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Small blog on the internet

April 28, 2010 - Jim Anderson
Who do you believe, who do you trust ...

Not the executives at Goldman Sachs, I would hope, but that’s a story for another day.

Years ago, my father was called to be a juror in an out-of-county high-profile murder trial.

“Do you believe everything you read in the newspaper?” the judge asked him during the jury screening.

“Well, my son works for a newspaper,” he answered. “And I believe everything he writes.”

For what it’s worth, he was seated on the jury.

Here’s a story of backwater journalism. There’s no moral, or conclusion, but maybe there’s something to learn as it unfolds.

I often read Tim Lynch’s Free Range International blog. Lynch is a retired Marine who operates a security consulting firm in Afghanistan.

In a recent post, Lynch discussed the “fundamental problem” in Afghanistan: “We are fighting on behalf of a central government which is not considered legitimate by a vast majority of the population.” It is a government, Lynch says, that “abuses the population and international guests alike.”

The lack of a sound partner is having a depressing effect on the U.S. soldiers fighting the war, Lynch fears.

Lynch goes on to cite observations made by journalist Ben Shaw, found in the comments section of Herschel Smith’s Captain’s Journal. Here’s the first paragraph of Shaw’s lament:

“As a journalist (and combat veteran) currently embedded with U.S. forces in Afghanistan, I have found that roughly 95 percent of the troops on the ground in no way believe in their mission, have no confidence that their efforts will bring about lasting change to Afghan security, stability, governance, or a decreased influence of radicalism. In truth, they fight simply to stay alive and want nothing more than to go home.”

Who is Ben Shaw? He is self-profiled as a writer and photojournalist, native of Virginia, graduate of Virginia Tech, former infantry Marine (three tours in Iraq). He began an embed tour in Afghanistan in March 2010. His blog is found at He also has written for Fluvanna Review, a weekly publication in Virginia.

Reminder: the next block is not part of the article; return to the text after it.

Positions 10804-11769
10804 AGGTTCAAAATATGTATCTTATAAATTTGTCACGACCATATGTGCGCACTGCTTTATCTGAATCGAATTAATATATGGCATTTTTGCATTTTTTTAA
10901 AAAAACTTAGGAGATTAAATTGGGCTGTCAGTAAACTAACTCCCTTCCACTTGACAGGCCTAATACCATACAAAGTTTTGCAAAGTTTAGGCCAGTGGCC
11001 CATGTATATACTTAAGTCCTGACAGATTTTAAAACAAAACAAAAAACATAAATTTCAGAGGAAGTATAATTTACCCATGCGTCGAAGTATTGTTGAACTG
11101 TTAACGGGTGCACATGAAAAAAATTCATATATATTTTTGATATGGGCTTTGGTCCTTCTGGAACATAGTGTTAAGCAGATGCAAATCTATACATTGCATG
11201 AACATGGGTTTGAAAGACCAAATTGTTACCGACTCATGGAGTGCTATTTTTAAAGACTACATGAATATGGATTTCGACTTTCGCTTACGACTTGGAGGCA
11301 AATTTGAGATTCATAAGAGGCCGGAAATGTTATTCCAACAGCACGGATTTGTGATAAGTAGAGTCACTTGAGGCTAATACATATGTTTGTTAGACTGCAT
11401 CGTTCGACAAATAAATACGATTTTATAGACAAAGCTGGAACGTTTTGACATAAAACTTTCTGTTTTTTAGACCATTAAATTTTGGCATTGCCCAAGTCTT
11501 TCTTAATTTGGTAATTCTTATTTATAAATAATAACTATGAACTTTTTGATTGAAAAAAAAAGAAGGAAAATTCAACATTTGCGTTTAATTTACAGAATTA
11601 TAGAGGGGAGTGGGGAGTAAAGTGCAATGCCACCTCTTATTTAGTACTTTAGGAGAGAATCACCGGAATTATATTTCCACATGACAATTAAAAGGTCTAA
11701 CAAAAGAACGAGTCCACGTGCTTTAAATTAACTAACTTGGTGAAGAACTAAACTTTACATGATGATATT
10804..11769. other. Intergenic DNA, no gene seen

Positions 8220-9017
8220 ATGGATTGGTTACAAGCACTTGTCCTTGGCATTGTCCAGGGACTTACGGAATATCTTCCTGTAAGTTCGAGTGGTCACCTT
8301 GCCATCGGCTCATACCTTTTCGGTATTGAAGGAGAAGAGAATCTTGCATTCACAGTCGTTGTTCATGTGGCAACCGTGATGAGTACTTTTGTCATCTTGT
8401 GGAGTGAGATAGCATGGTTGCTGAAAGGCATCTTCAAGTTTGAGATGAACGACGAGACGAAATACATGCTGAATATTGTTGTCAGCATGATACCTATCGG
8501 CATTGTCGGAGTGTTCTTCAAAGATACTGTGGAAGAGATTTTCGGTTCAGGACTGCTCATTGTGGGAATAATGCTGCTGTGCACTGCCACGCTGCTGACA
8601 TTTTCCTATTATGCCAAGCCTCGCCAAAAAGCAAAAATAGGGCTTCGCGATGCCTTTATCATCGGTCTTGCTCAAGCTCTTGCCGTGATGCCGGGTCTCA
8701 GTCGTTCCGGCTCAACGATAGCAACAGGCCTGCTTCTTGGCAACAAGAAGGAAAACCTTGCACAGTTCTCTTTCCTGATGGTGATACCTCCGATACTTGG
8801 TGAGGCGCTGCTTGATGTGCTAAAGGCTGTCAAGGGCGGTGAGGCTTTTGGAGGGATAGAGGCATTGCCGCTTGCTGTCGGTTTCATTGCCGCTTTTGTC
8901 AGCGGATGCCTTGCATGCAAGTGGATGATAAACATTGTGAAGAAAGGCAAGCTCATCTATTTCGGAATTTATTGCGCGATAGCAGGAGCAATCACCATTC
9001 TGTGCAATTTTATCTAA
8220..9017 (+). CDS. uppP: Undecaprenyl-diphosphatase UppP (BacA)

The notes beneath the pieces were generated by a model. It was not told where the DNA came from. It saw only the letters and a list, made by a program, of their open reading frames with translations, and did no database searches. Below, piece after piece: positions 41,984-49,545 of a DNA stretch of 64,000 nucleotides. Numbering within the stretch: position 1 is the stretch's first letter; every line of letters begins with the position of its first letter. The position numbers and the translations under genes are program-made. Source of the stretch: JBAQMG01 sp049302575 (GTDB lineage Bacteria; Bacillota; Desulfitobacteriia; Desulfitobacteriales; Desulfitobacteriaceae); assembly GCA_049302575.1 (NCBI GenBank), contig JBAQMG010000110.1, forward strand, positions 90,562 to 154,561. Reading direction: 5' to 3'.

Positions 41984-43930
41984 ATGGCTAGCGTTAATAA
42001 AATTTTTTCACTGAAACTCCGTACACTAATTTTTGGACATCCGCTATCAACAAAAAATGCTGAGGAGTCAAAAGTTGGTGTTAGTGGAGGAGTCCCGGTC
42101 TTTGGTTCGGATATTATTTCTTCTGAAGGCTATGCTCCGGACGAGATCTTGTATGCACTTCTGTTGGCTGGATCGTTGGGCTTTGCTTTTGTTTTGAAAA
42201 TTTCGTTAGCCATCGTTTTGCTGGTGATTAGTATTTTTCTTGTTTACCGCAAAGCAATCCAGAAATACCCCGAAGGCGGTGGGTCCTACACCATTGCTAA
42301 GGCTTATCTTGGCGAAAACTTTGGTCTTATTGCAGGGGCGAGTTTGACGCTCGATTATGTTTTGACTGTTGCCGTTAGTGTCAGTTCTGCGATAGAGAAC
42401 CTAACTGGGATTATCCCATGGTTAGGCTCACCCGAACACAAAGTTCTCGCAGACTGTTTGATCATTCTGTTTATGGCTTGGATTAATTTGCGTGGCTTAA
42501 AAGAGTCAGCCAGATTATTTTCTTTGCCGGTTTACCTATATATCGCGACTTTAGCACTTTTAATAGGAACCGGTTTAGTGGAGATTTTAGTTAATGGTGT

(As I said, this is a story of backwater journalism.)

Should we believe Ben Shaw?

He says no. Shortly after his observations were circulated, he issued a retraction.

It begins:

“Recently, I posted an emotionally-driven comment on a small blog I found on the internet, making several derogatory claims about military commands and commanders, U.S. foreign policy in Afghanistan, and the merits of the conflict itself. Soon thereafter, another blogger read these remarks and, without my permission, publicized them widely. The more I look at my own writing, the more I logically examine every claim I made, the more I realize that the piece is altogether out of line and demands a retraction and apology.”

Concerning, specifically, his statement that 95 percent of the troops in no way believe in their mission, he offered this:

“For stating that truly 95 percent of troops do not believe in their mission, I also offer my apology. This claim was in no way based off of statistically-verifiable surveys and should have been presented as strictly my own opinion. Nor is this statement the result of observations or interviews conducted in the past four weeks of my embed in Afghanistan. It is based on roughly seven years as either a U.S. serviceman, or a writer working on their behalf.”

In summary, an emotionally-driven comment is posted, circulated and finally retracted.

And we are left to accept the retraction.

Can’t help but wonder, though, which version Shaw’s father would believe.


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